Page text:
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Industrial-strength Warhol - Andy Warhol Museum, Pittsburgh, Pennsylvania - Cover Story

The newly opened Andy Warhol Museum, with the country's largest single-artist collection, provides a mixture of cultural nostalgia and curatorial surprises--and a potential model for 21st-century museums.

Pittsburgh is probably not your first thought for a fun-loving touristic weekend. But now that the Andy Warhol Museum has opened in a converted industrial building on the city's North Side, Pittsburgh has become, in one fell swoop, a contemporary art destination of the first importance. The Warhol Museum, housed in the handsome 1911 Frick & Lindsay Building, a terra-cotta, tile-clad warehouse just across the Allegheny River from downtown, is many things at once: a snazzy design object, a scholarly repository, a new hangout and the largest single-artist museum in the United States.

Designed by Richard Gluckman, who is well known for his conversion of a similar industrial building, the Dia Center for the Arts on West 22nd Street in Manhattan, the Warhol Museum marks the apotheosis of the loft space in contemporary museum design. Much larger than Dia's 40,000-square-foot, four-story building, the Pittsburgh facility encompasses 73,000 square-feet, eight stories (including the basement) and a new 15,000-square-foot, four-story addition which houses a small theater, offices and storage space. While it makes no attempt to replicate any of Warhol's Factories, Gluckman's design plays upon the factory allusion in its use of sturdy industrial materials like aluminum for the stair rails and black tiles to sheath the theater extension.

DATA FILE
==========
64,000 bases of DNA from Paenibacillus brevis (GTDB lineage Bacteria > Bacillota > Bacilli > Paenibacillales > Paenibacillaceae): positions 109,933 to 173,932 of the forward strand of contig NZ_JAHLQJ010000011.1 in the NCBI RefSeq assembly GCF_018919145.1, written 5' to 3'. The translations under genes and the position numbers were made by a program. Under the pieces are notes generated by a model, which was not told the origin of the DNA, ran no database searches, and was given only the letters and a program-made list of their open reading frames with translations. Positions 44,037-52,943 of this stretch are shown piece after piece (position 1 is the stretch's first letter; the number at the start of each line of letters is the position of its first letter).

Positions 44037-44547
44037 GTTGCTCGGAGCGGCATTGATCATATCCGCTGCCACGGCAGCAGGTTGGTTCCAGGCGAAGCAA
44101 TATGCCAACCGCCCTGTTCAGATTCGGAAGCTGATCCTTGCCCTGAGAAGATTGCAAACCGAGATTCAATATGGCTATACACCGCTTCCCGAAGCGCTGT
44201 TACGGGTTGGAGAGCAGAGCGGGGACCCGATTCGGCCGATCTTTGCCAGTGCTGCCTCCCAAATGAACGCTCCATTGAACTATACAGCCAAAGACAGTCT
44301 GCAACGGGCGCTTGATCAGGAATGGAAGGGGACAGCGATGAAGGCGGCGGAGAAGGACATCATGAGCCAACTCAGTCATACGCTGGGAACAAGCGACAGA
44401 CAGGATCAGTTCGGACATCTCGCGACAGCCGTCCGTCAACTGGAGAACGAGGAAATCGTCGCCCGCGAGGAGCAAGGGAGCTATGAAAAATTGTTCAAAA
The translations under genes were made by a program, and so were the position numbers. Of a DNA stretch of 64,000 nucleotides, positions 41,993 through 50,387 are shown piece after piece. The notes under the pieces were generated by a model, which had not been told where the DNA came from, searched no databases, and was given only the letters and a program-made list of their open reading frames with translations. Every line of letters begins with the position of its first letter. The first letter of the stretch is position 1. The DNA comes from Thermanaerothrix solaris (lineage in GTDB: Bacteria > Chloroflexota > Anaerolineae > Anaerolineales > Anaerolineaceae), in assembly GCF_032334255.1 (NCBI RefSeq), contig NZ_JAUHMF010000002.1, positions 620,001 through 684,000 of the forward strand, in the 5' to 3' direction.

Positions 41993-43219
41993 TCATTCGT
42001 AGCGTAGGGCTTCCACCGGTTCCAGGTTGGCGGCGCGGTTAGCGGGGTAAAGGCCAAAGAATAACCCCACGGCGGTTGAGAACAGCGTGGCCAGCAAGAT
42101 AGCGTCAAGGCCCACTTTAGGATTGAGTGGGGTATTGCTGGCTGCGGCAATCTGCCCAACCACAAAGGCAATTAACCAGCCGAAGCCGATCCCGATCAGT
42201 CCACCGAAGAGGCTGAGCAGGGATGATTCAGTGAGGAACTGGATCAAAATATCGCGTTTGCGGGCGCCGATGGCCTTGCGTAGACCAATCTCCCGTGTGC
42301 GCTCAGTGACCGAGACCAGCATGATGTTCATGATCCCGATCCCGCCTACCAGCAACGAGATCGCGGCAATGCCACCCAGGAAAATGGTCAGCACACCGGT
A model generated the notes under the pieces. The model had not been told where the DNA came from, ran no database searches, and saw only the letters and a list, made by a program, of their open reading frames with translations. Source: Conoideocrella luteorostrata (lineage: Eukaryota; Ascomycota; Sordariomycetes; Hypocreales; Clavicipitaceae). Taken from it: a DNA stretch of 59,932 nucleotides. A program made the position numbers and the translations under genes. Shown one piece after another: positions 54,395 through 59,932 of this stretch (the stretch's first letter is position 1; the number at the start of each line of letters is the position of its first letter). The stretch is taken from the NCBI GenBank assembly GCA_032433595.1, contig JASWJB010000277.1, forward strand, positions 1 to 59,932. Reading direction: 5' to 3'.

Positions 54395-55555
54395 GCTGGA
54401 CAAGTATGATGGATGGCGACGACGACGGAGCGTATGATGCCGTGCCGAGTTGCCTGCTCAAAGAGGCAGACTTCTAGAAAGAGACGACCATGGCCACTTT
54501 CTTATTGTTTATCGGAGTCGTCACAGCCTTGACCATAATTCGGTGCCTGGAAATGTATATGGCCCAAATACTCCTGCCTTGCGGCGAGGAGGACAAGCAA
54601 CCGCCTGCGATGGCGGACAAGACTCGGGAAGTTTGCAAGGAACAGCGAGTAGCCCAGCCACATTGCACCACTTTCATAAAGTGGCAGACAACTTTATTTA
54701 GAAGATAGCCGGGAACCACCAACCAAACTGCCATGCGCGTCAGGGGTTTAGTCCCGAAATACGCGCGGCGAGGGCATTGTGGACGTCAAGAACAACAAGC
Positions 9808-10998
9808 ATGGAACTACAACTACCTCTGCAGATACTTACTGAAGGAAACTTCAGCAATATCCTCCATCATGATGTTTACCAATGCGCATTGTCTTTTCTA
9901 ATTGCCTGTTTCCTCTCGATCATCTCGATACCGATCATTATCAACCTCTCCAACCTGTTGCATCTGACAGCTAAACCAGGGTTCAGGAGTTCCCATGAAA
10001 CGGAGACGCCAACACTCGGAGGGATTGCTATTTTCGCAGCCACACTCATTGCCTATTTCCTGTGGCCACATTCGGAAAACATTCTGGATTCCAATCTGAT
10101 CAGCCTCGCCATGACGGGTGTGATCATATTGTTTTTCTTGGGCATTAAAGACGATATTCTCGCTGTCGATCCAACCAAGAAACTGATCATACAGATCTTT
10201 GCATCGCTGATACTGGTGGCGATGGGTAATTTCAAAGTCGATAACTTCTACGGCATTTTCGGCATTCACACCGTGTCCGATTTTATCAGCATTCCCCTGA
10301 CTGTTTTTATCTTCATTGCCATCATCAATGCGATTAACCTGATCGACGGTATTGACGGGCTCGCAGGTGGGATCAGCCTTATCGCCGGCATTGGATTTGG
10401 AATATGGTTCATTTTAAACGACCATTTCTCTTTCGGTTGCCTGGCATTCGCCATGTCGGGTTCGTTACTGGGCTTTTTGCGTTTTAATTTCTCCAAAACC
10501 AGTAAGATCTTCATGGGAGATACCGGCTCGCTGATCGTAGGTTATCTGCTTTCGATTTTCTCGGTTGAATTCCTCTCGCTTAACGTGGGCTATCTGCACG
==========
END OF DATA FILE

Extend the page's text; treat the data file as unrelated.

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The museum boasts a staggering collection of the artist's work: 900 paintings, 77 sculptures, 1,500 drawings, 500-plus print and 400 photographs, as well as collaborative works and samples of Warhol's film and video production. (Warhol's major films are in the process of being restored at the Museum of Modern Art in New York.) The museum's holdings also include Warhol's designs for books and wallpaper (three types have been refabricated for the museum) and 600 of the day-by-day ephemera boxes known as Time Capsules, which will be part of the museum's archives and sturdy center. Approximately 500 works, including a few important loans, are on view for the opening presentation, which will be up for a year.

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